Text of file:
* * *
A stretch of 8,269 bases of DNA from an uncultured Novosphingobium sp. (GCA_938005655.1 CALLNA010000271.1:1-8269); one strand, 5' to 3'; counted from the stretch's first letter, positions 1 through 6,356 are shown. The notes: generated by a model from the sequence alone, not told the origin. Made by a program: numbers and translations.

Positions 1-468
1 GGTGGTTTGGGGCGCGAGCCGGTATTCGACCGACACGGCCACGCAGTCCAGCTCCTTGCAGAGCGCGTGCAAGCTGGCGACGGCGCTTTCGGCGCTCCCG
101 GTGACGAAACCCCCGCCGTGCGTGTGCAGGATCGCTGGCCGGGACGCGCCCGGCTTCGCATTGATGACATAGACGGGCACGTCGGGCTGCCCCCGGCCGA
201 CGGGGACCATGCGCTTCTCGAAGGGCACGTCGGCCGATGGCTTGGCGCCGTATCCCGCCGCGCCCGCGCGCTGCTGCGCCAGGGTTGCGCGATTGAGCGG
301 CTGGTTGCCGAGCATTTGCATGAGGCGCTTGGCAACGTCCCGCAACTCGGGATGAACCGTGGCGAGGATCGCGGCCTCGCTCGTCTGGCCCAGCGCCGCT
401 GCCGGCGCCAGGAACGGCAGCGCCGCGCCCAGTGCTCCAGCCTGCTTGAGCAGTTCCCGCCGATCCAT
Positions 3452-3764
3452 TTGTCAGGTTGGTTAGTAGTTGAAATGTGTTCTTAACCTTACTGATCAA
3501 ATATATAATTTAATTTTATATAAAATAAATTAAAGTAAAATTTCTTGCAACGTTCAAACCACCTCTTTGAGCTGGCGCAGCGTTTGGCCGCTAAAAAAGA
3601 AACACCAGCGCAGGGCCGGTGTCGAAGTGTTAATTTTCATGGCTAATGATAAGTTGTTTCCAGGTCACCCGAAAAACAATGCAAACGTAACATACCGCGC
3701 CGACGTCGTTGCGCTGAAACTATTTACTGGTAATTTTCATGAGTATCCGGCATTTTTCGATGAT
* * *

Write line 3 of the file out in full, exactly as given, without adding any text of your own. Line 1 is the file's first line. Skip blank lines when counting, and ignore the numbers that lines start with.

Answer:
1 GGTGGTTTGGGGCGCGAGCCGGTATTCGACCGACACGGCCACGCAGTCCAGCTCCTTGCAGAGCGCGTGCAAGCTGGCGACGGCGCTTTCGGCGCTCCCG